A further embodiment described herein is a computer program product. The computer program product includes a non-transitory computer-readable storage medium storing code for execution by a processor. The code, when executed by a processor, performs an operation. The operation includes receiving an instruction for a smart lighting effect, the instruction including a target geographic location, and determining a target lighting pattern and a target lighting orientation, based on the instruction. The operation further includes retrieving from a database, based on the target geographic location, information identifying a first plurality of smart lights to activate as part of the smart lighting effect. The database includes a geographic location and a lighting orientation for each of a second plurality of smart lights. The first plurality of smart lights is a subset of the second plurality of smart lights. The operation further includes determining a plurality of network addresses and a plurality of orientations for the first plurality of smart lights, based on the retrieved information, generating a lighting effect command relating to the first plurality of smart lights, based on the target lighting pattern, the target lighting orientation, the plurality of network addresses, and the plurality of orientations, and transmitting the lighting effect command to create the smart lighting effect. In response to the lighting effect command each light in the first plurality of smart lights is activated in a manner consistent with the smart lighting effect.

A further embodiment described herein is a geographic lighting controller system. The system includes a processor and a memory. The memory contains a program that, when executed on the processor, performs an operation. The operation includes receiving an instruction for a smart lighting effect, the instruction including a target geographic location, and determining a target lighting pattern and a target lighting orientation, based on the instruction. The operation further includes retrieving from a database, based on the target geographic location, information identifying a first plurality of smart lights to activate as part of the smart lighting effect. The database includes a geographic location and a lighting orientation for each of a second plurality of smart lights. The first plurality of smart lights is a subset of the second plurality of smart lights. The operation further includes determining a plurality of network addresses and a plurality of orientations for the first plurality of smart lights, based on the retrieved information, generating a lighting effect command relating to the first plurality of smart lights, based on the target lighting pattern, the target lighting orientation, the plurality of network addresses, and the plurality of orientations, and transmitting the lighting effect command to create the smart lighting effect. In response to the lighting effect command each light in the first plurality of smart lights is activated in a manner consistent with the smart lighting effect.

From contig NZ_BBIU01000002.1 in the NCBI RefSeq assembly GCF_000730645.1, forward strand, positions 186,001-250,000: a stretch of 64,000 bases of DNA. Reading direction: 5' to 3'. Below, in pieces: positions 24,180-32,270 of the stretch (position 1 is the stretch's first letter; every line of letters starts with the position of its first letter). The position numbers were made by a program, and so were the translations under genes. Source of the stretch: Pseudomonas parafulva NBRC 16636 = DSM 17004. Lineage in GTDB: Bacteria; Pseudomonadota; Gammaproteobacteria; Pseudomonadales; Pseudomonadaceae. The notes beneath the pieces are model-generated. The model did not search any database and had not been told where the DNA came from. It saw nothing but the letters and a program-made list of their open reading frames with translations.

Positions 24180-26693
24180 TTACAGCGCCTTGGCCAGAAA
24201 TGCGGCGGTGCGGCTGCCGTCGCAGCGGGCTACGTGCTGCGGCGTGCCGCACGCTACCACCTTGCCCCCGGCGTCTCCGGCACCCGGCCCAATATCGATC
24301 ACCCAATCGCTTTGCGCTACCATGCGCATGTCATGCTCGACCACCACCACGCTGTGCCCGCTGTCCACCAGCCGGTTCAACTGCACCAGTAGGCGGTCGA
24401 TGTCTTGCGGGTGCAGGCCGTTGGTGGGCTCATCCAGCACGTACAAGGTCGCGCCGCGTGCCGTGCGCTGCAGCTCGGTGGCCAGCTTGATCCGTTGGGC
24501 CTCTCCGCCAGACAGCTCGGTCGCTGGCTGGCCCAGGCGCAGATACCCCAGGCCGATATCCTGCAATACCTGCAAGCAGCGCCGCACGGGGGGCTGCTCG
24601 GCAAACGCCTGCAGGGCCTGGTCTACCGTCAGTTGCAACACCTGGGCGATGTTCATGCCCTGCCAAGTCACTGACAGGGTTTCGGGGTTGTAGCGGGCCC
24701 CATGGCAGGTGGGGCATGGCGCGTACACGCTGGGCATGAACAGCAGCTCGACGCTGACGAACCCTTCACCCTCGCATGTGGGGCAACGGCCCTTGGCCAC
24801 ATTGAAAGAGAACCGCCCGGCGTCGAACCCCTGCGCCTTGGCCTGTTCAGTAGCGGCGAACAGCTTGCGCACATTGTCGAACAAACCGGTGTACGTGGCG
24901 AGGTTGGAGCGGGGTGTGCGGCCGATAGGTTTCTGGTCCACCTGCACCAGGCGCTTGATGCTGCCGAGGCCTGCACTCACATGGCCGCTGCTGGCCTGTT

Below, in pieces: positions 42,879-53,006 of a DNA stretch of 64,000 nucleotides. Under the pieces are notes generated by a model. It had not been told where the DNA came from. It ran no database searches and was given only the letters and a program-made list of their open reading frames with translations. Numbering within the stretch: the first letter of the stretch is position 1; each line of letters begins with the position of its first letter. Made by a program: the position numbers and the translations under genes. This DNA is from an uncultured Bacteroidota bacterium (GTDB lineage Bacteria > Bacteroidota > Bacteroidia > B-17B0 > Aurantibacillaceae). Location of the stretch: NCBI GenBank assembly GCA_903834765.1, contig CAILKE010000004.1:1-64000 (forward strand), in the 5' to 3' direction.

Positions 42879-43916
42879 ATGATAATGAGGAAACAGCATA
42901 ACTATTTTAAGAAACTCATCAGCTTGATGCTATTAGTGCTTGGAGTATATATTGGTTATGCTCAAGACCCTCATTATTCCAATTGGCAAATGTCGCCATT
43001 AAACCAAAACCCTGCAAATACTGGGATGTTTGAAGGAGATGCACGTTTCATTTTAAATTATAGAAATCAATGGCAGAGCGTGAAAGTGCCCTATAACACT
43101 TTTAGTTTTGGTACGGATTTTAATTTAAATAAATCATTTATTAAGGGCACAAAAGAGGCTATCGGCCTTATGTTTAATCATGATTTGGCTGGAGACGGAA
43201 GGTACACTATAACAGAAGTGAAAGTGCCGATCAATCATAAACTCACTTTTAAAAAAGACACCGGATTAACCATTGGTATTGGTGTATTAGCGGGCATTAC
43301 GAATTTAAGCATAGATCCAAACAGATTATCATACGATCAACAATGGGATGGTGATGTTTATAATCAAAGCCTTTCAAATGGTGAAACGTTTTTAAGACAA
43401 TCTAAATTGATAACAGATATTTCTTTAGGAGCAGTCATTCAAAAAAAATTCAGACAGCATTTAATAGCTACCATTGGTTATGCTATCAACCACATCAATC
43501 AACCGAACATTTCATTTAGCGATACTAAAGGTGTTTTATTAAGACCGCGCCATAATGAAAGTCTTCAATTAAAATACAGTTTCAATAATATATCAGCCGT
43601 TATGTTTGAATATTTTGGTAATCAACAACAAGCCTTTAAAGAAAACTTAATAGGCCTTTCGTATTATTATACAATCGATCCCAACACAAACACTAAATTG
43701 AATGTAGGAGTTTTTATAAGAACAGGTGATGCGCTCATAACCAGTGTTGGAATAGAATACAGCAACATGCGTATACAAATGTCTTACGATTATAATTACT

EXAMPLE EMBODIMENTS

Instead of configuring a database of smart lights during installation of the lights, it is possible to discover the geographic location of the lights after they have been installed through a series of captured videos of the lights displaying various patterns, and to store the geographic information in a computer database. If the smart lights have a particular orientation or directional illumination pattern, this can also be discovered through the series of captured videos and stored in the database. This automatic discovery process allows installation of smart lights without regard to which light is placed where, greatly speeding up and simplifying installation and removing the burden on installers to carefully track the installed location of each light.

Further, in an embodiment, the discovery process can automatically correct for any lights that are missed during the discovery process. For example, a remote controlled or autonomous vehicle, like a drone, could be used to capture the videos for the discovery process. After an initial series of videos are captured, the system can determine whether all of the smart lights have been captured by the existing videos. If not, the system can estimate the likely location of the missing lights, and can instruct the vehicle to move to the estimated location and capture additional videos. This allows for easy discovery of lights spread across a large area, for example inside, or outside, an office building.

The result of the automatic discovery process is a geographic smart light database that records a geographic position and orientation for each light, allowing the system to individually address each light based on its location, without requiring pre-defined locations. For example, in an embodiment, the database can record X-Y-Z coordinates corresponding to the light's location in the environment. This database correlates the geographic location of each light, and the light's orientation (if applicable), with identifying information for the light (e.g., a network address like an IP address). The database can be used to generate an almost unlimited number of sophisticated lighting effects that take the discovered light positions and orientations into account, without requiring arduous installation or pre-defined designations for where lights are placed.